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I’m a direct person, always smirking and poking fun when we all get together at Marisha and Serge’s on Fridays. Everybody comes. If one of us misses a Friday, it’s because he or she couldn’t get away, or has been banished by the enraged Marisha or the entire gang. Andrey the informer, for example, was banished for a long time after socking Serge in the eye, that’s right. Can you imagine? Serge, our bright star, our precious genius! Serge has figured out the working principle of flying saucers. I looked at his calculations: some universal point of departure, some this, some that—a bunch of nonsense, if you ask me, and I’m very smart. You see, Serge doesn’t read about his subject. He relies on intuition—a mistake, in my opinion. Some time ago he intuited a way to increase the energy efficiency of a steam engine from fifteen to seventy percent—a miracle. He was feted, presented to the members of the Academy of Science. One academician came to his senses and pointed out that this very principle was discovered a hundred years ago and described in a college textbook on page such and such; the same textbook explains why it doesn’t work. The miracle was canceled; seventy percent became thirty-six, also purely theoretical, but by this point a special unit had been set up at the academy to study Serge’s so-called discovery, and Serge was invited to be the head. A mass rejoicing among our friends followed—Serge didn’t even have a PhD! But Serge chose to stay at his miserable job in the Oceanography Institute, because they had been planning an expedition with stops in Boston, Hong Kong, Vancouver, and Montreal—six months of sun and freedom—and Serge hoped to go too.

The thirty-six percent unit, in the meantime, began operating at a leisurely pace. They fetched Serge once or twice for a consultation, but soon got the hang of the utopian project: to replace all modern technology with an impossibly efficient steam engine. This stupendous goal was to be accomplished by five people jammed into a single room, who divided work hours between cafeteria and smoking room. In addition, the head of the unit, who was hired instead of Serge and did have a PhD, was having a child on the side any moment, and the parents of the woman had filed a complaint against him. He spent his workdays screaming on the phone in the same room with the other staff. Our Lenka was the lab assistant there; she told us all the gossip. As far as Lenka could tell, no one once mentioned Serge’s principle. All that had been accomplished was a draft of an application to use the lab for three hours after midnight when the building is closed, as if anyone were going to be there.

Serge’s bid for sun and freedom also came to nothing. In his Party questionnaire he wrote that he wasn’t a member of the Komsomol, but in his original job application he had written that he was. The Party committee responsible for approving everyone who went abroad compared the paperwork and discovered that Serge had simply stopped paying his dues, just like that, and that couldn’t be fixed by anything, so the committee didn’t admit him. All this was told to us by Andrey, who also worked there, and who stopped by Marisha’s one Friday night, drank some vodka, and then revealed in a fit of honesty that he’d promised to inform on the other members of that expedition—that’s how the Party committee had admitted him. He said we shouldn’t tell him anything, even though he had promised to inform only on the ship and not on dry land. True enough, Andrey left with the expedition and brought back a small plastic dildo, purchased in Hong Kong. Why so small? He didn’t have money for a bigger one. I said that Andrey had bought it for his daughter. Serge was there too, looking distracted, for he had spent the last six months in Leningrad with a bunch of lowly assistants, taking care of the expedition’s correspondence . . . You must understand that all this happened some time ago, in the days when Marisha and Serge stood up together and together lamented Serge’s career. Alas, those days of friendship and understanding are long gone; these days, God knows what mess is happening, and still every Friday we come, as though magnetized, to the little apartment on Stulin Street and drink all night.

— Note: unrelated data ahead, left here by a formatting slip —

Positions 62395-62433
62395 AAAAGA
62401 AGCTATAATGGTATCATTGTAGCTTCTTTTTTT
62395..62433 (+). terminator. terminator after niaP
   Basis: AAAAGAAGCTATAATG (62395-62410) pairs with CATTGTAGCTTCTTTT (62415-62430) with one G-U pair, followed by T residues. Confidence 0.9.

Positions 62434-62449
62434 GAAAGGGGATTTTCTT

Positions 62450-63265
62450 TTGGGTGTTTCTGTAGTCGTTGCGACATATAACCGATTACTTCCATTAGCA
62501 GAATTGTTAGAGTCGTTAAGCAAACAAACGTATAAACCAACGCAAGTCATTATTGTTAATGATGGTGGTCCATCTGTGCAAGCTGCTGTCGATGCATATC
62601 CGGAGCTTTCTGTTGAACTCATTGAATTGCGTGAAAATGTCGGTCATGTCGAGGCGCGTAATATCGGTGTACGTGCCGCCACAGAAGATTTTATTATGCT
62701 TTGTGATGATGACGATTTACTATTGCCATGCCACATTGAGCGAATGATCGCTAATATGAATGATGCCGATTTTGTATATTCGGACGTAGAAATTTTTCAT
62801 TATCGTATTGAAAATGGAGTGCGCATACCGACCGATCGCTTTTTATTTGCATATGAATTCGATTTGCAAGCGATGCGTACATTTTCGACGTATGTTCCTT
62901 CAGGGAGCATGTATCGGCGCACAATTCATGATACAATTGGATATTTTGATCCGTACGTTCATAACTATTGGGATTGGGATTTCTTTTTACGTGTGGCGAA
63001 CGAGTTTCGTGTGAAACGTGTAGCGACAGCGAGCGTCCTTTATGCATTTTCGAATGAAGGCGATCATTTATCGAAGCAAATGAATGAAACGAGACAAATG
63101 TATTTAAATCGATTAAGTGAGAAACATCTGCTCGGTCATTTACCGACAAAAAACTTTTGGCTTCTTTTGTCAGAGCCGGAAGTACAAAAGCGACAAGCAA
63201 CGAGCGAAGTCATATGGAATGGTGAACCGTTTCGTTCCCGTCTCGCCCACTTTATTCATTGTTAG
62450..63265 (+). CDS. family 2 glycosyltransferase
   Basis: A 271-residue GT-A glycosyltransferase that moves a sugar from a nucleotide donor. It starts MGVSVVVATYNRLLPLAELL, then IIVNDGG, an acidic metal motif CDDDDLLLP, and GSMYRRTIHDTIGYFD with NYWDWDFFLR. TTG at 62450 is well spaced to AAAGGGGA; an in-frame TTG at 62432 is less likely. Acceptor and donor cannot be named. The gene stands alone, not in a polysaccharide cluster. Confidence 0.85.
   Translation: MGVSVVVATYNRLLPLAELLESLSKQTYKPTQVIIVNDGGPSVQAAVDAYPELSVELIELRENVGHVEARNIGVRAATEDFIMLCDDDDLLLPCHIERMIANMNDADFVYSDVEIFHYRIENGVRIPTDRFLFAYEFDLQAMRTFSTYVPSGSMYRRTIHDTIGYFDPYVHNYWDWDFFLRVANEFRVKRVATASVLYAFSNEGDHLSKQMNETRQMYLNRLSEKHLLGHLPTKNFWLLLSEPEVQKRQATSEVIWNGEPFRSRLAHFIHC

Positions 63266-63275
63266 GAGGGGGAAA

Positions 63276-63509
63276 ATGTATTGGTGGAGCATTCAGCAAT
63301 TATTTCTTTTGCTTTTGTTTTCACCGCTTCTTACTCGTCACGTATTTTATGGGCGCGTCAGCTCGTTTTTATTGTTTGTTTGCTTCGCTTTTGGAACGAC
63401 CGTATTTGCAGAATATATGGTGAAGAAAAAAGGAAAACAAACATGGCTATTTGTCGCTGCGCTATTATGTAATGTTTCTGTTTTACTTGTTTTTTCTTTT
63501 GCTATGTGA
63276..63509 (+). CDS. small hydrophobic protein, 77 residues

In the beginning, “we” meant, first of all, our hosts, Serge and Marisha, and their daughter, Sonya, who slept in the next room through the racket. (All three are now my relatives—such is the absurd result of our communal life.) Then there was myself; my husband, Kolya, who was Serge’s oldest friend; Andrey the informer, first with his wife, then with a string of temporary women, and finally with a new wife, Nadya; then there was Zhora, whose mother is Jewish, something no one but me ever mentions; and then Tanya, a blonde valkyrie, Serge’s favorite; sometimes, when especially drunk, he stroked her hair.